Army chief Gen MM Naravane on Friday said there were reasons to believe that Nepal objected to India's newly-inaugurated road linking Lipulekh Pass with Dharchula in Uttarakhand at the behest of "someone else", in an apparent reference to a possible role by China on the matter.
In an interaction at a defence think-tank, Gen Naravane said there was no dispute whatsoever between India and Nepal in the area and road laid was very much within the Indian side.
"The Nepalese ambassador mentioned that the area east of the Kali river belongs to them. There is no dispute in that. The road that we built is on the west of the river," the army chief said.
"There has never been any problem in the past. There is reason to believe that they might have raised the issue at the behest of someone else and that is very much a possibility," he said.
The 80-km-long strategically crucial road at a height of 17,000 km along the border with China in Uttarakhand was thrown open by defence minister Rajnath Singh last week.
Nepal on Saturday raised objection to inauguration of the road, saying the "unilateral act" was against the understanding reached between the two countries on resolving the border issues.
Talking about evolving security scenario in India's neighbourhood, Gen Naravane said the country will have to remain "alive" to a scenario of of a "two-front" war along the Northern and Western borders but
noted that he did not foresee possibility of every confrontation leading to such a situation.
On the army's big-ticket proposal to induct youngsters for a three year tenure under the Tour of Duty concept, the army chief said the idea germinated following feedback from school and college students that they want to experience military life without opting a permanent career in the Army.
Gen Naravane said the ToD will help the army in cutting down revenue expenses on account of payment of pensions and other benefits.
In replying to a question, he said the Army has received an order from the government to cut expenditure by 20 per cent from the current fiscal due to the COVID-19 crisis, adding the force is implementing it without compromising on its combat readiness.
Expenditure is being cut through a variety of measures including restricting large movements of troops, he said in the video-conference organised by Manohar Parrikar Institute for Defence Studies and Analyses.
On two separate incidents of face-offs between Indian and Chinese troops, he said there was no link between the two, adding "We are dealing with them on a case-by-case basis. I have not seen any concerted design into the face-offs."
"We (troops from both sides) are meeting at 10 different places and it is business as usual," he added.
On May 5, around 250 Indian and Chinese army personnel clashed with iron rods, sticks, and even resorted to stone-pelting in Pangong Tso area in Eastern Ladakh. Four days later, there was a similar face-off near Naku La Pass in North Sikkim.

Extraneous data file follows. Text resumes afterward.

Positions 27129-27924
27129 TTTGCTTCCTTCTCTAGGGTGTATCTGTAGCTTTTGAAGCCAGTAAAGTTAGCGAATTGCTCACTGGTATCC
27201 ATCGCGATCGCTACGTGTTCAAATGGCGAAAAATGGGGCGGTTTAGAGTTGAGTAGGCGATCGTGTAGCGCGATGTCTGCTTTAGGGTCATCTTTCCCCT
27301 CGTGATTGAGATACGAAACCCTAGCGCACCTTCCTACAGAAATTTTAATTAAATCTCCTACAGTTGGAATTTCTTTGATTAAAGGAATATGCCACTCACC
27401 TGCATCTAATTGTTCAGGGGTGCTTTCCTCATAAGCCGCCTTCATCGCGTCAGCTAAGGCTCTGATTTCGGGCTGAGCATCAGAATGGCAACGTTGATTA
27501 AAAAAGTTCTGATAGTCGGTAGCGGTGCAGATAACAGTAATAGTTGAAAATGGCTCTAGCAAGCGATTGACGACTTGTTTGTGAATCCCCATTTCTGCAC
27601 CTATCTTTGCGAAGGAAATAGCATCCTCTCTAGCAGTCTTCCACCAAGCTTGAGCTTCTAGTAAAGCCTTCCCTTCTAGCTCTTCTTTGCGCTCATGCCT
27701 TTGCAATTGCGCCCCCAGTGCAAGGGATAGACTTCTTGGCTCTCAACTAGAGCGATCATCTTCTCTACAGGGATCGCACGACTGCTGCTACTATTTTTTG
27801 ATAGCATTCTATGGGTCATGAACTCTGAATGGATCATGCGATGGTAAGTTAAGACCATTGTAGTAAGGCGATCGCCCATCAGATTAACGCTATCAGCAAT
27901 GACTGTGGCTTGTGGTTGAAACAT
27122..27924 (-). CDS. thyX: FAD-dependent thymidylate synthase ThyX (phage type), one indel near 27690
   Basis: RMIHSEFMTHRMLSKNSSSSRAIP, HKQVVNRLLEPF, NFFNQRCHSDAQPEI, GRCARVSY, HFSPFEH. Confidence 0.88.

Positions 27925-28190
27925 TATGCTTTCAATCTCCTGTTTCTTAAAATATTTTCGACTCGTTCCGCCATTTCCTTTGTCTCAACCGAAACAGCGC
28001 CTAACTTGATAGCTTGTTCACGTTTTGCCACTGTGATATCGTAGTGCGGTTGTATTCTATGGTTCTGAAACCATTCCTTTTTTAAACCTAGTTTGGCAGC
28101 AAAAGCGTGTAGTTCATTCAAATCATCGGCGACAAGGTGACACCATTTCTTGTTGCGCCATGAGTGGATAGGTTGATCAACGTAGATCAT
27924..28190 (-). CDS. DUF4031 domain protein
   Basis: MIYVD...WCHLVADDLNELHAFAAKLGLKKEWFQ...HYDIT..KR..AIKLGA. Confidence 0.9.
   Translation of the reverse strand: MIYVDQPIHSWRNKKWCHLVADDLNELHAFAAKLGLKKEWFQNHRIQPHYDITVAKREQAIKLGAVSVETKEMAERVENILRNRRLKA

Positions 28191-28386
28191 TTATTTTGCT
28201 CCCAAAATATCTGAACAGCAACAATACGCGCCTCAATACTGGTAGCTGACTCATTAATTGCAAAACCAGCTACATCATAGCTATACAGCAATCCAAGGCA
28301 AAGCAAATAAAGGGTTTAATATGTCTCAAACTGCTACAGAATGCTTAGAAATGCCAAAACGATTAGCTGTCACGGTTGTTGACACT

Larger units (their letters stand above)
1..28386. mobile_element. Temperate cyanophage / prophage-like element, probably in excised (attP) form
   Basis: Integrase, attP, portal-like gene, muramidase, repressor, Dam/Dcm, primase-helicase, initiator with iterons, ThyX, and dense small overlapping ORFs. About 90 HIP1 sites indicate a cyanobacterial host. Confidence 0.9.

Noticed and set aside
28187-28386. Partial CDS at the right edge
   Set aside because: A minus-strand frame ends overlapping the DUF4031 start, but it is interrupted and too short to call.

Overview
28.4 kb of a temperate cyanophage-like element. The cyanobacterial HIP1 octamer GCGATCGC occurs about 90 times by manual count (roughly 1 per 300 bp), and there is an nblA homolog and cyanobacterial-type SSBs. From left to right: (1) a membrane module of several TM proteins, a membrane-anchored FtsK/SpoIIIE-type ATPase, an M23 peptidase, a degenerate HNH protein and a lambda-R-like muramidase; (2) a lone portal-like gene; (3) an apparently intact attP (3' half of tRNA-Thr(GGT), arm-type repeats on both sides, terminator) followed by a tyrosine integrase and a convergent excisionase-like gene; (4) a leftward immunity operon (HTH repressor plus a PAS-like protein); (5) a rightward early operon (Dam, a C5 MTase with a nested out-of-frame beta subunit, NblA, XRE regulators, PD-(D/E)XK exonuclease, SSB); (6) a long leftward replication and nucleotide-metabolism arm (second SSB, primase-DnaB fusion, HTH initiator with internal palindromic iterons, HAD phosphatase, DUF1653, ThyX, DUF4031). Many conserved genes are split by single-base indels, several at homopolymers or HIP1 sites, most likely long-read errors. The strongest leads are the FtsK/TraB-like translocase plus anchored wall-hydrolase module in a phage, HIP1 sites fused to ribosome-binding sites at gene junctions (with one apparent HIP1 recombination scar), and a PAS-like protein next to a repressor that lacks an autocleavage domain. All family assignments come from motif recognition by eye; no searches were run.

On Thursday, the external affairs ministry said India remained committed to maintaining peace and tranquility along the border with China and noted that such incidents could have been avoided if there was a
common perception about the frontier.
Asked about the possibility of India facing a two-front war along the borders with China and Pakistan, Gen Naravane said it is a possibility and that the country will have to remain prepared to deal with such a scenario.
"It is a possibility. It is not that it is going to happen every time. We have to be alive to all contingencies which can happen, various scenarios that can unfold. We have to remain alive to the possibility.
"But to assume that in all cases both fronts would be 100 active, I think that would be an incorrect assumption to make. In dealing with two front scenario, there will always be a priority front and a secondary front. That is how we look at dealing with this two front threat," he said.
He said the priority front would be addressed in a different manner while the secondary front will be kept as dormant as possible just to conserve resources to focus on the priority front.
"We should not look at a two-front scenario just as a military responsibility. A country does not go to war with its armed forces alone. It has other pillars like diplomatic corp and other organs of government which will come into play to make sure that we are not forced into a corner where we will have to deal with two adversaries at the same time and in full strength," he added.
"I think that's where the whole-of-the-nation approach will come into play," said the army chief.